Osaki said all four EVs in in the first wave, including the Solterra, will be jointly developed and produced with Toyota, which has a 20 percent stake in the smaller Japanese player.

I honestly forgot the Solterra existed.

What I’m Listening To While Writing TMD

I think we’ll be hearing a lot from spin doctors the next few months, so let’s listen to the Spin Doctors for a bit. Unlike me, she can’t be wrong. I’m wrong all the time. Also, I forgot how hard the first line of this song goes for what sounds like adult contemporary music now.

The Big Question

Do you instinctively blanche when you hear that $100,000 number or does it sound right to you?

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El Barto
El Barto
8 days ago

It’s about time a journo called out unfair Chinese policies in undercutting Western industries by heavily subsidizing their domestic industries to effectively dump their product in Western markets. It’s Chinese SOP – sell your stuff much cheaper than the competition until you saturate the market and then slowly raise prices again until you’re making a real profit. Seeing as China has a large sway in controlling the UN, WHO, and WTO, they can get away with these shenanigans.
If you’re buying stuff from Temu, Shien, Alibaba, ebay, Amazon and it’s being shipped from China at low or no shipping prices, then the taxpayer is picking up the bill due to China still being called an emerging economy by a worldwide postal treaty. They’re laughing al the way to the bank.

Bongo Friendee Harvey Park
Bongo Friendee Harvey Park
8 days ago

> Do you instinctively blanche when you hear that $100,000 number or does it sound right to you?

I’m usually annoyed, for the reasons you lay out. It’s a meaningless number used to make things sound bad and drum up pity or support for anti-EV views. It encourages coal-rolling Cletus and book-banning Bonnie to complain about the libs destroying the economy and good American jobs, or how Soros invented global warming, or how Hunter is personally coming to ram EVs down everyone’s non-consenting throats.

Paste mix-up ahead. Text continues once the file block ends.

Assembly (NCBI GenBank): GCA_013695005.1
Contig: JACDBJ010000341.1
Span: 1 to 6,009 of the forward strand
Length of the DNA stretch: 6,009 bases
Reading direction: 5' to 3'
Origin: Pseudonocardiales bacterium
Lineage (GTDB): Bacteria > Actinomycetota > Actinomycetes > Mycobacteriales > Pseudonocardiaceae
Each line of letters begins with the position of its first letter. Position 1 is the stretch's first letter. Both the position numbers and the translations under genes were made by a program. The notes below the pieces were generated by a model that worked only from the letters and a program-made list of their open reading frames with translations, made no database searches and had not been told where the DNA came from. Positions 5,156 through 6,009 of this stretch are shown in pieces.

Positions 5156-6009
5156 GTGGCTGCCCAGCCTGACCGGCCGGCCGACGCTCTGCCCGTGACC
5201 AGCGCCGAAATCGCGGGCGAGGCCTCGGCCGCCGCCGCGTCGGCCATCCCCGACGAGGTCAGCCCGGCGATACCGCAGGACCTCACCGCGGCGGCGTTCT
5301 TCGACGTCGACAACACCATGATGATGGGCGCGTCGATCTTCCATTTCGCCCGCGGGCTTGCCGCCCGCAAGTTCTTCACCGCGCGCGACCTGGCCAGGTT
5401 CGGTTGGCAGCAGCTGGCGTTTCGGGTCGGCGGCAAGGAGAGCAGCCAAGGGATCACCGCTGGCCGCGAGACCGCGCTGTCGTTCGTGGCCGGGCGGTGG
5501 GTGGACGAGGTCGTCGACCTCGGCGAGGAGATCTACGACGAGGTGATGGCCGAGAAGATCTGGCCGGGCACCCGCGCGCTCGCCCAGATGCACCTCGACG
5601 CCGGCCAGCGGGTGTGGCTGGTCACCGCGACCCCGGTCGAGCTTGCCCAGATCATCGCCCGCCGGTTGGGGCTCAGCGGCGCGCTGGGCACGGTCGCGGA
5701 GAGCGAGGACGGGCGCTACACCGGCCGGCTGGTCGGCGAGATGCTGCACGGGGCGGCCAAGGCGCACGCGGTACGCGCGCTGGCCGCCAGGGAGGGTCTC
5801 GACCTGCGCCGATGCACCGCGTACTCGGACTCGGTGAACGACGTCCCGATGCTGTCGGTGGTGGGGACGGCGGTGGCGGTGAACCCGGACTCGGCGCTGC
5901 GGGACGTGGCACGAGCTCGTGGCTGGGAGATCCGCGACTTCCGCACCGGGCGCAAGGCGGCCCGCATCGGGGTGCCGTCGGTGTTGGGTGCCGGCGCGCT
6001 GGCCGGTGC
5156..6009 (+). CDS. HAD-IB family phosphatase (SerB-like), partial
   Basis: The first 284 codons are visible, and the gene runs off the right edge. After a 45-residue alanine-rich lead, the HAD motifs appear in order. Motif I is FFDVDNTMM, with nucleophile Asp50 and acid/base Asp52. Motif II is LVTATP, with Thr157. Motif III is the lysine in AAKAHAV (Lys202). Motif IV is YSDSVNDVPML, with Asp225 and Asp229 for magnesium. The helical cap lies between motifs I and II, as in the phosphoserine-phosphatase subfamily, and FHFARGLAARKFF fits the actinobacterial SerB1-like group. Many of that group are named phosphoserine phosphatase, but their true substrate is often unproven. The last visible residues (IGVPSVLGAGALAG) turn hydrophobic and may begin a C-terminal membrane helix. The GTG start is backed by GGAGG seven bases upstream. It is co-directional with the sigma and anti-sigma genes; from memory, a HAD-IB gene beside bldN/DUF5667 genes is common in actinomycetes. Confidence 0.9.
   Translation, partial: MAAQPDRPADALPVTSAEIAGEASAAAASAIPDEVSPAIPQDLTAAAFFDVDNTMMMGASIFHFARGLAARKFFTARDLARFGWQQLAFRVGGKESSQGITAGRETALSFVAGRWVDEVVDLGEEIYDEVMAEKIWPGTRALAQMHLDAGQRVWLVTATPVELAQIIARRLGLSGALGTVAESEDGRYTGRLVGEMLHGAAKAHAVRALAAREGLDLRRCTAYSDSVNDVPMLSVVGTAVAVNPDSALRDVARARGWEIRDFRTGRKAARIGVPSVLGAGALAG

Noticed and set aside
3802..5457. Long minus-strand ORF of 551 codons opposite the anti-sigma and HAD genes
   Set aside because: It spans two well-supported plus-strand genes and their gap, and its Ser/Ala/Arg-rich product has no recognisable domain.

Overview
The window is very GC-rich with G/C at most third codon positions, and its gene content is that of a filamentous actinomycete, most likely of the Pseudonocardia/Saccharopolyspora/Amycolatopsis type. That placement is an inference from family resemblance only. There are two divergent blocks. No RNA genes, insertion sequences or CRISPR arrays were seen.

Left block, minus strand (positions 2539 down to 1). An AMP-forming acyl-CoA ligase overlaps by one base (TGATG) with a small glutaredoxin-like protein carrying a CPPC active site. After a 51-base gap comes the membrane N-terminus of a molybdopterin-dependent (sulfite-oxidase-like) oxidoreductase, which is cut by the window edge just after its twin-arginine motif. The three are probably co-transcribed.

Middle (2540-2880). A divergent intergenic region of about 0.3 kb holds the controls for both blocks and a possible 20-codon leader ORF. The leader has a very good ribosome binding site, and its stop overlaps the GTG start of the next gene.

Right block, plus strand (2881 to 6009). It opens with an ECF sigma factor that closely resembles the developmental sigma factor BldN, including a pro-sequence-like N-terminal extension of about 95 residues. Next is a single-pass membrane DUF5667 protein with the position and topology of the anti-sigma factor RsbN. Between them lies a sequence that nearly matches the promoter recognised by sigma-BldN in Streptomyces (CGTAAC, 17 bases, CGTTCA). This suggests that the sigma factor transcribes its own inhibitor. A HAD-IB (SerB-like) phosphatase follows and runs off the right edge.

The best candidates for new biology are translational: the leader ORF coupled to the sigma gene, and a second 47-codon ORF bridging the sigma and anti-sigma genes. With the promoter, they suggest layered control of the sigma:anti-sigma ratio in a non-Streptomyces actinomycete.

Apples to apples comparisons like E.G. years to profitability are what matters, and I really do wish OEMs and journos translated those figures into numbers. How long did it take for the F150 retooling to break even? How long do we anticipate the EV tooling to break even? That would be useful. But it doesn’t make people angry and it doesn’t let you nudge elected officials to cut you tax breaks and subsidies lest you drop a nasty sound bite about how Governor X is letting a big American company lose $100k per vehicle and doing nothing to save poor little Ford.

Last edited 8 days ago by Bongo Friendee Harvey Park
8 days ago

A friend bought a Rivian RT1 this weekend and I went with him to pick it up. I have never ridden in a finer car.

If Ford had started earlier and built their EVF150 from the ground up they would not be in this pickle.

In EVs, they are a half a generation behind GM, for god’s sake. GM!

Vetatur Fumare
Vetatur Fumare
7 days ago
Reply to  NosrednaNod

I got to use my friend’s R1T; it is not bad. It has a utilitarian but expensive vibe that I should like, but it’s absolutely ginormous. It’s like a modern iteration of the old International Light Line pickups from the first half of the seventies, similar in design, too.
If they can keep the touch screen count down and if there is a measure of repairability designed in, a Rivian R3 might tempt me in the future.

The Dude
The Dude
8 days ago

My issue with the protectionist tariff on Chinese cars is that (at least my viewpoint) they’re designed to protect the company, but not necessarily the jobs/workers. America also subsidizes big corporations via tax breaks and such too, so to pretend that American car companies aren’t getting corporate welfare is just a flat out li (though granted the Chinese government is probably giving much beefier subsidies ).

Last edited 8 days ago by The Dude
Andy Individual
Andy Individual
8 days ago

It’s actually $97,104.66

I hate the way people throw rounded numbers around.

Peter Andruskiewicz
Peter Andruskiewicz
7 days ago

Well, you could really hurt someone or put out an eye if you threw pointed numbers around